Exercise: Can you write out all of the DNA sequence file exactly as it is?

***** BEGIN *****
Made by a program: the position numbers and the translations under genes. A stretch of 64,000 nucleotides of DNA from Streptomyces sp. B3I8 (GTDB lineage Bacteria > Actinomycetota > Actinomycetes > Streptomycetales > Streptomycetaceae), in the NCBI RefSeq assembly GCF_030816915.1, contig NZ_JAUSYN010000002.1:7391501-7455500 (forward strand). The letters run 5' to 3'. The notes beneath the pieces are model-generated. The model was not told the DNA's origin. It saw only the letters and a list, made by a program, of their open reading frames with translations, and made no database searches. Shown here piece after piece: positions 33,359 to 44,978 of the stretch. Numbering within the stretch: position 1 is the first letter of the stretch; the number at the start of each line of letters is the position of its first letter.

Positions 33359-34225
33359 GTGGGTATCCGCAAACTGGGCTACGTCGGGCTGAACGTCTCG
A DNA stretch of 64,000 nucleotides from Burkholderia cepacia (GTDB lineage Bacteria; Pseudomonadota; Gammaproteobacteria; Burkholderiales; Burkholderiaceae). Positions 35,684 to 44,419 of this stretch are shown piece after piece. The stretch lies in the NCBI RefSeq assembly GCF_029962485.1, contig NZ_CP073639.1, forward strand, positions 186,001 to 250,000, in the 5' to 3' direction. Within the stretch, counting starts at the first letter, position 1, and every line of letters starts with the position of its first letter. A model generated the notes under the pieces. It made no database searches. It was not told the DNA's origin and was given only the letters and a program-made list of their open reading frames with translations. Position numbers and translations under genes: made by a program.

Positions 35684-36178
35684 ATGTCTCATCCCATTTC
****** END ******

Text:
Made by a program: the position numbers and the translations under genes. A stretch of 64,000 nucleotides of DNA from Streptomyces sp. B3I8 (GTDB lineage Bacteria > Actinomycetota > Actinomycetes > Streptomycetales > Streptomycetaceae), in the NCBI RefSeq assembly GCF_030816915.1, contig NZ_JAUSYN010000002.1:7391501-7455500 (forward strand). The letters run 5' to 3'. The notes beneath the pieces are model-generated. The model was not told the DNA's origin. It saw only the letters and a list, made by a program, of their open reading frames with translations, and made no database searches. Shown here piece after piece: positions 33,359 to 44,978 of the stretch. Numbering within the stretch: position 1 is the first letter of the stretch; the number at the start of each line of letters is the position of its first letter.

Positions 33359-34225
33359 GTGGGTATCCGCAAACTGGGCTACGTCGGGCTGAACGTCTCG
A DNA stretch of 64,000 nucleotides from Burkholderia cepacia (GTDB lineage Bacteria; Pseudomonadota; Gammaproteobacteria; Burkholderiales; Burkholderiaceae). Positions 35,684 to 44,419 of this stretch are shown piece after piece. The stretch lies in the NCBI RefSeq assembly GCF_029962485.1, contig NZ_CP073639.1, forward strand, positions 186,001 to 250,000, in the 5' to 3' direction. Within the stretch, counting starts at the first letter, position 1, and every line of letters starts with the position of its first letter. A model generated the notes under the pieces. It made no database searches. It was not told the DNA's origin and was given only the letters and a program-made list of their open reading frames with translations. Position numbers and translations under genes: made by a program.

Positions 35684-36178
35684 ATGTCTCATCCCATTTC